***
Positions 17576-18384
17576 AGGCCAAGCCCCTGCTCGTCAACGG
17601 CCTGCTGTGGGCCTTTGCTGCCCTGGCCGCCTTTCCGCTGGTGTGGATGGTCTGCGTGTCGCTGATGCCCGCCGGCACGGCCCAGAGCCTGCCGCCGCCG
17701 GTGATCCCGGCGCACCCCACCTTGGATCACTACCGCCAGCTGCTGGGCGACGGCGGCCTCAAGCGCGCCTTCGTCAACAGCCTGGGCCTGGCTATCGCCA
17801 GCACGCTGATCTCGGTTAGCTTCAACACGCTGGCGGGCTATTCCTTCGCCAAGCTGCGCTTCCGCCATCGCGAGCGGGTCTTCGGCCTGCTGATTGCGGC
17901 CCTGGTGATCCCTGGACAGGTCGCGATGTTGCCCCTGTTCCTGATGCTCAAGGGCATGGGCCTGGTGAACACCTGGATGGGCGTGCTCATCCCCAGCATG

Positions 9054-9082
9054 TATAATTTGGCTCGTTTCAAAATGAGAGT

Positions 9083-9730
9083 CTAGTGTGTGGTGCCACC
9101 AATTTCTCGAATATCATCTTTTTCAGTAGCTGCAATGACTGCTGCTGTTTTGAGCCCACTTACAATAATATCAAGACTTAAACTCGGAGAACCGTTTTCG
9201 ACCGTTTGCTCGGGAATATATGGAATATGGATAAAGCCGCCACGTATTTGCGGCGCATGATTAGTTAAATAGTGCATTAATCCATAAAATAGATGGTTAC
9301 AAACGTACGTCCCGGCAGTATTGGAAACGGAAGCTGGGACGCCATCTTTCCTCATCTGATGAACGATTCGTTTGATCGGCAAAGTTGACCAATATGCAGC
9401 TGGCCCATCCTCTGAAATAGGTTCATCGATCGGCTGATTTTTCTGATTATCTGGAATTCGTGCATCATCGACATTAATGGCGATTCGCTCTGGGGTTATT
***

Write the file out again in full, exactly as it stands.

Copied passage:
Positions 17576-18384
17576 AGGCCAAGCCCCTGCTCGTCAACGG
17601 CCTGCTGTGGGCCTTTGCTGCCCTGGCCGCCTTTCCGCTGGTGTGGATGGTCTGCGTGTCGCTGATGCCCGCCGGCACGGCCCAGAGCCTGCCGCCGCCG
17701 GTGATCCCGGCGCACCCCACCTTGGATCACTACCGCCAGCTGCTGGGCGACGGCGGCCTCAAGCGCGCCTTCGTCAACAGCCTGGGCCTGGCTATCGCCA
17801 GCACGCTGATCTCGGTTAGCTTCAACACGCTGGCGGGCTATTCCTTCGCCAAGCTGCGCTTCCGCCATCGCGAGCGGGTCTTCGGCCTGCTGATTGCGGC
17901 CCTGGTGATCCCTGGACAGGTCGCGATGTTGCCCCTGTTCCTGATGCTCAAGGGCATGGGCCTGGTGAACACCTGGATGGGCGTGCTCATCCCCAGCATG

Positions 9054-9082
9054 TATAATTTGGCTCGTTTCAAAATGAGAGT

Positions 9083-9730
9083 CTAGTGTGTGGTGCCACC
9101 AATTTCTCGAATATCATCTTTTTCAGTAGCTGCAATGACTGCTGCTGTTTTGAGCCCACTTACAATAATATCAAGACTTAAACTCGGAGAACCGTTTTCG
9201 ACCGTTTGCTCGGGAATATATGGAATATGGATAAAGCCGCCACGTATTTGCGGCGCATGATTAGTTAAATAGTGCATTAATCCATAAAATAGATGGTTAC
9301 AAACGTACGTCCCGGCAGTATTGGAAACGGAAGCTGGGACGCCATCTTTCCTCATCTGATGAACGATTCGTTTGATCGGCAAAGTTGACCAATATGCAGC
9401 TGGCCCATCCTCTGAAATAGGTTCATCGATCGGCTGATTTTTCTGATTATCTGGAATTCGTGCATCATCGACATTAATGGCGATTCGCTCTGGGGTTATT